Warm wishes to you
     
  6. Abbo

    Abbo Well known member

    Hi Abbo, I hope you're feeling slightly better this morning. When we experience pain our natural instincts tell us that we are in danger or coming under threat, so our anxiety and fears spiral out of control. I believe the key is not to try and stop the pain, but to observe it and let it pass, much like you would an emotion.

    Meditation is useful, but I must place emphasis that your experience shouldn't be target driven i.e to be calmer, to heal, to achieve neuroplasticity. This is probably where most people fail and where it can be just another distraction. Instead, you should enter the practice without any expectations (these are ego driven) and just, observe and allow thoughts to pass without judgement.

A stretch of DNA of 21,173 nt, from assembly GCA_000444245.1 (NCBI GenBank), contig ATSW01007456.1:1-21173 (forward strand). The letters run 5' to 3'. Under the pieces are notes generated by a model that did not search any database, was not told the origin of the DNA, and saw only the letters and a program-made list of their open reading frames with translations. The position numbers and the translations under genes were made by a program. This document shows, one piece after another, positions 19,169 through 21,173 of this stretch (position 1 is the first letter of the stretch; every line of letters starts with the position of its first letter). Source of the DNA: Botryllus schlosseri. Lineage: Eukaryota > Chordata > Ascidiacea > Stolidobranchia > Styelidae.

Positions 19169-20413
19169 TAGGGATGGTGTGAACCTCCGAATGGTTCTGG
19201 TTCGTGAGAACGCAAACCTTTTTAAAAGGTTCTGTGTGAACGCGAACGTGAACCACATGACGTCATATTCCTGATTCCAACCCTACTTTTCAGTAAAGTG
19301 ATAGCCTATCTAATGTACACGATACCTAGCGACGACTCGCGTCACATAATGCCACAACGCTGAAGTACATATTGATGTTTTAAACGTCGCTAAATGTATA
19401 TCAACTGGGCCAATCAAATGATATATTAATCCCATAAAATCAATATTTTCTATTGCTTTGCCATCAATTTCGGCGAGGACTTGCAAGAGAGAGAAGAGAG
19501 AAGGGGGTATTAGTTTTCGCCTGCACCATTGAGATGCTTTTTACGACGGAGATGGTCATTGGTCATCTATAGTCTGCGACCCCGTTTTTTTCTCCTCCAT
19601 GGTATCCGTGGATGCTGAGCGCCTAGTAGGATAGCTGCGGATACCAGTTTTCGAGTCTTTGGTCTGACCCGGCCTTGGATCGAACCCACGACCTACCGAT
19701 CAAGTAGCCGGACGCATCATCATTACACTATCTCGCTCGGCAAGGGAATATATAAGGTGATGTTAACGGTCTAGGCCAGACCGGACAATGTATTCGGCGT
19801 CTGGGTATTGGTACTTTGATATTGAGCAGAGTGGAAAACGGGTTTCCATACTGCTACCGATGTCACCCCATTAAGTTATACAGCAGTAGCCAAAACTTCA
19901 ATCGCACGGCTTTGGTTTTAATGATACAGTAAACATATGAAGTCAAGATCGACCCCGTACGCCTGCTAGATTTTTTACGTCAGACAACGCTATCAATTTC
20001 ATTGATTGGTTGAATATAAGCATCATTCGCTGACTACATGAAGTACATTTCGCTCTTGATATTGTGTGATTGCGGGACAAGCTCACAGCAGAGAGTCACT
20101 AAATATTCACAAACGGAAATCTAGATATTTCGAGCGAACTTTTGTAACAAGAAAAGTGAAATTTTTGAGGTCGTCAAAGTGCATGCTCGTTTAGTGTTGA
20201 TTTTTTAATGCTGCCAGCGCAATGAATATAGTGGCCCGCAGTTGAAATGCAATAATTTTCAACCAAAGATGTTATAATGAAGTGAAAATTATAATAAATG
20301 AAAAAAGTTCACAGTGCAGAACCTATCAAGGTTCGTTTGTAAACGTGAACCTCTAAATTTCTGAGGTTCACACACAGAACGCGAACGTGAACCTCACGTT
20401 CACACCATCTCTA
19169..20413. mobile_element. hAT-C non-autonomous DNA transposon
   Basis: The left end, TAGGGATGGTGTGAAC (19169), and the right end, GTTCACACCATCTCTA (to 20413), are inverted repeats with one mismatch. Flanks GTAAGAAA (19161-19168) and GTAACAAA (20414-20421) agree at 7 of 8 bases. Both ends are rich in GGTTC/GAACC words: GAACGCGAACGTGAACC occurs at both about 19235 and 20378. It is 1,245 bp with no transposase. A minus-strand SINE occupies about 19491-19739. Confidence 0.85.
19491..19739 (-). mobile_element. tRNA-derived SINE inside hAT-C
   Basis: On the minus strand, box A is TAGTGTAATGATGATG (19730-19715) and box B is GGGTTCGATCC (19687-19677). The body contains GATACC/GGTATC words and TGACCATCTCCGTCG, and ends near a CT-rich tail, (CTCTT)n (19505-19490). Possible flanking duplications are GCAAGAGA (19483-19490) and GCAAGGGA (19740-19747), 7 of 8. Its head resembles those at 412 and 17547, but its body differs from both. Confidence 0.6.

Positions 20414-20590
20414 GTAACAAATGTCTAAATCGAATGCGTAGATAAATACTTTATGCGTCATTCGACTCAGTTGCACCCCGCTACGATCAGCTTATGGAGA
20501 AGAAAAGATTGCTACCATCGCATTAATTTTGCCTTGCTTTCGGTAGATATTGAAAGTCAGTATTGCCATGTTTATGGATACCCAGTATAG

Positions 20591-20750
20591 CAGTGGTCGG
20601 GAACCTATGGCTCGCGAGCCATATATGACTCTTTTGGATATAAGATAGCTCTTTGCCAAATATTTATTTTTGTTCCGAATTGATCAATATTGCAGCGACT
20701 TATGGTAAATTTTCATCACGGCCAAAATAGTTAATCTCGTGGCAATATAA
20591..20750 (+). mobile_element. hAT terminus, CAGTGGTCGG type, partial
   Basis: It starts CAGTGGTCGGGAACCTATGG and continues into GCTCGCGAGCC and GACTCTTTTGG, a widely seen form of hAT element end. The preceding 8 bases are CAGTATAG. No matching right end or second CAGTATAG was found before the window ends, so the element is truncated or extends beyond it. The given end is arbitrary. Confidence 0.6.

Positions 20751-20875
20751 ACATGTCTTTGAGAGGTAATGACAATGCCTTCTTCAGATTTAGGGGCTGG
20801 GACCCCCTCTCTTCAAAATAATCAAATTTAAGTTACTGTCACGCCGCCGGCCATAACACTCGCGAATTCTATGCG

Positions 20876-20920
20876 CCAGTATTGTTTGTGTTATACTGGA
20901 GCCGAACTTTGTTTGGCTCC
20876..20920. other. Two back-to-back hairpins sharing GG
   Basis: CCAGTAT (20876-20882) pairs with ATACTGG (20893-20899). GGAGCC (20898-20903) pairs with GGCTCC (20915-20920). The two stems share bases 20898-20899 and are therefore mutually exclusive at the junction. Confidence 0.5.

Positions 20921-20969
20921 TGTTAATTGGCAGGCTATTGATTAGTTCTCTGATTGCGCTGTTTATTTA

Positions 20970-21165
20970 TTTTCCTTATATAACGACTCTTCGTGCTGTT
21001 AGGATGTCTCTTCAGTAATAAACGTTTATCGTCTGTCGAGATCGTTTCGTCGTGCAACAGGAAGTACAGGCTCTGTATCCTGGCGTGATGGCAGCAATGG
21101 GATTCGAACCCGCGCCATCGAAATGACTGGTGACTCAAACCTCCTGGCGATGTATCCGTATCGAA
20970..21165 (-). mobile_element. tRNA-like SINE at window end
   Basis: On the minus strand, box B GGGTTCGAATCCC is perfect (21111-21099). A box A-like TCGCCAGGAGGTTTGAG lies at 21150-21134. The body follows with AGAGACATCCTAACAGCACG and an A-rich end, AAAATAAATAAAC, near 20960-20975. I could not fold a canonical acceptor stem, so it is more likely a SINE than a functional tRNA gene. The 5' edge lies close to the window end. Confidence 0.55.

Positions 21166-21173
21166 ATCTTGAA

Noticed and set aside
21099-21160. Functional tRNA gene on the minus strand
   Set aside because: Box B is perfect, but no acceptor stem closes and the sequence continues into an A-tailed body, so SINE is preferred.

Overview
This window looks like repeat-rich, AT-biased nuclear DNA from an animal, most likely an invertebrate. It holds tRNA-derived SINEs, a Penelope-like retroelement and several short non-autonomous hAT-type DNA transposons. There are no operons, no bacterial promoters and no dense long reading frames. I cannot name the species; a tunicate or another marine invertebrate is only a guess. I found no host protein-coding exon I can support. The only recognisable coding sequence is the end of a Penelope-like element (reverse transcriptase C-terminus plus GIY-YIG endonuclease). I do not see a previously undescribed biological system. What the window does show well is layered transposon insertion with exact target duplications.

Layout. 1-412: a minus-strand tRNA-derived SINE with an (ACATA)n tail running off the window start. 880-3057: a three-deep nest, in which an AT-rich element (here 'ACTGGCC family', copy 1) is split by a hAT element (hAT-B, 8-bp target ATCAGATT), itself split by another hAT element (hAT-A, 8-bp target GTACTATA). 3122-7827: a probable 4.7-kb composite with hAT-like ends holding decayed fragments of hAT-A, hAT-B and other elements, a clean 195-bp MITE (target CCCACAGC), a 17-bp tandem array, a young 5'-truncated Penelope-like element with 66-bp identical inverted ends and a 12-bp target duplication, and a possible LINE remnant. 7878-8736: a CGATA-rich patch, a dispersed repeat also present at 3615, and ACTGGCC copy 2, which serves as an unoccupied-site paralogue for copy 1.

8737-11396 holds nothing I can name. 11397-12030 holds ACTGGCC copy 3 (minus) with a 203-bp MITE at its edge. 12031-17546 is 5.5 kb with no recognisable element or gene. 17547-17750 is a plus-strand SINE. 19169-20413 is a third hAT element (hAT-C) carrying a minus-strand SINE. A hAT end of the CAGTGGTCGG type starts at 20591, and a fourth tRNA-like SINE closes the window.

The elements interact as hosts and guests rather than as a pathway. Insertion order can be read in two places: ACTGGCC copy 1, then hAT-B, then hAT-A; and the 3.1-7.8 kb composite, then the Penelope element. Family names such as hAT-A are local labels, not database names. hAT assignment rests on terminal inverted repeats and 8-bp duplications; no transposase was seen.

Another problem we all tend to get caught up in, is that we chase healing (meditation, EFT etc), rather than allowing it. Chasing can create a layer of stress in itself. I believe when we give ourselves and surrender completely, to one modality, we find our truth and healing is possible.

    I hope, I helped a little, if not, I welcome an apple pie to be thrown at me :)

    Wishing you wellness and joy, this Sunday Morning.


    Mike 2014
    Hello Mike, sorry my reply has taken such a long time, I needed to try to figure out what you said in your above post.
    . Yes, I could have happily thrown a pie at you!